It's important to use the right sort of tool for the job. A hammer is defined to put in nails. If you want to turn screws, use a screwdriver.
The Discrete Fourier Transform (DFT), of which the Fast Fourier Transform (FFT) calculates exactly the same result, but far faster, is defined only over repetitive signals. That is, the result it produces is exactly the same (with appropriate re-labelling) as if you had taken the signal input to the FFT, and concatenated it with itself.
This cyclic feature means that the FFT is a natural fit for repetitive waveforms. If the input sample contains an exact integer number of cycles, then it can be extended indefinitely by repetition, and look exactly the same as the original.
The technique of windowing a signal before FFT is used to reduce the problems that occur when it's used to transform a non-cyclic waveform. For example, take a one-second sample of a continuous 10.5Hz signal. If this sample is concatenated with itself, you get a half-cycle step, which messes with what you would hope to see doing a spectrum analysis. Note that it doesn't make the transform wrong, it just means that what you got is not what you naively hoped to get. If you hit the nail sideways, you get a bent rather than a driven nail, the hammer is still working just fine, doing exactly what it's defined to do.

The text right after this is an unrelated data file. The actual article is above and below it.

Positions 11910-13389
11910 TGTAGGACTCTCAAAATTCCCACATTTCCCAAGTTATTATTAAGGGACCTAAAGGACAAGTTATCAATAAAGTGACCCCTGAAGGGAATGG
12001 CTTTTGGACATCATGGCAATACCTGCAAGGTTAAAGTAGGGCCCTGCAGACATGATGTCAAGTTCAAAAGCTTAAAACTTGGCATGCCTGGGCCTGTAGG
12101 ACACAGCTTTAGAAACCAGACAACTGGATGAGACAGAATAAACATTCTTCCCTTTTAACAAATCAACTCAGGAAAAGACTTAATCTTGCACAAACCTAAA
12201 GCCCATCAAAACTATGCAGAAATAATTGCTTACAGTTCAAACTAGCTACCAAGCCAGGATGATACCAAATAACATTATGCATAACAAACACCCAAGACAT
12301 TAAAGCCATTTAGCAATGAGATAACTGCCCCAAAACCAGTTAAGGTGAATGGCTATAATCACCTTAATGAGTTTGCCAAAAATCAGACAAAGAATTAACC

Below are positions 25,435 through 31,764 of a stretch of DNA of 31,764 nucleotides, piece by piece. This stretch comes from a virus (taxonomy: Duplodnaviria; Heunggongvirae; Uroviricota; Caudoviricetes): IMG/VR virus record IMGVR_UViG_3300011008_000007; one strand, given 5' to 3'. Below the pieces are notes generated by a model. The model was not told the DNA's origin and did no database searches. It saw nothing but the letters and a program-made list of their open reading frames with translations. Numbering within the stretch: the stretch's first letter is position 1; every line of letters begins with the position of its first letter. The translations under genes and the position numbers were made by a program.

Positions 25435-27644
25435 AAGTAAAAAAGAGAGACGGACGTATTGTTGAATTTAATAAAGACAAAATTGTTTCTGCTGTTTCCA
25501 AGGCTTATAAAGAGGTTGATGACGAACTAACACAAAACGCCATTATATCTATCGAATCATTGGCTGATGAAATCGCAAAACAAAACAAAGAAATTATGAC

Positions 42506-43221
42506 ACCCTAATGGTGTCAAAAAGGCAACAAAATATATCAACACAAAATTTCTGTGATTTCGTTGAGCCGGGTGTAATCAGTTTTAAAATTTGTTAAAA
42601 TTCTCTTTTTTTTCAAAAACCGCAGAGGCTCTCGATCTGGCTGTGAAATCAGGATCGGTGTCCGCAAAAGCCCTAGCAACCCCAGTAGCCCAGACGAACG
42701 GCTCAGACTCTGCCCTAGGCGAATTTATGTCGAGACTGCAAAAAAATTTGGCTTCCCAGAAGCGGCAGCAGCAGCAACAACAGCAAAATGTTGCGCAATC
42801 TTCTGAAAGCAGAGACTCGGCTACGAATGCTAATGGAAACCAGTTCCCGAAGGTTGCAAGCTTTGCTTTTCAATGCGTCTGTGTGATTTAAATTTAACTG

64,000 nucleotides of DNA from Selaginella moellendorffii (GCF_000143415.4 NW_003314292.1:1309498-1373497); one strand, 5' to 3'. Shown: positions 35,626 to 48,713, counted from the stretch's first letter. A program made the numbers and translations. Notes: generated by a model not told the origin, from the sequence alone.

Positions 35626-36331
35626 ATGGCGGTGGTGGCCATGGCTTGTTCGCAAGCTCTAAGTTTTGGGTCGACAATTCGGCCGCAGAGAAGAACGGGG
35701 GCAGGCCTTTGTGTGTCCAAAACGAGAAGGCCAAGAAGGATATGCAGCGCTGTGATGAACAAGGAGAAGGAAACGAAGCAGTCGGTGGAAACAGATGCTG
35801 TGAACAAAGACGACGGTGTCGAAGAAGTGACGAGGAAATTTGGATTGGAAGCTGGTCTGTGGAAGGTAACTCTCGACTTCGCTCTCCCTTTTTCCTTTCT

The window reduces the signal amplitude at the beginning and end of the sample to zero, which means it can be cyclically extended. The window changes the signal, so the spectrum will change. However, it changes in a known and easily calculable way, which the FFT doesn't further change.
When used to transform a transient signal, we need to ensure that the signal sample starts and ends at zero. Then the sample meets the cyclic requirement, and the FFT will give you exactly what you would expect if you had a train of transient signals, repeating every sample length.
That's what the FFT does. If you don't want the transform of a train of signals, then the FFT is not the hammer to use. You still have a lot of freedom to adjust this train of signals to your taste, just as you can choose what window to use when transforming a continuous signal. You can make the impulses repeat less often by increasing the time length of the sample for instance.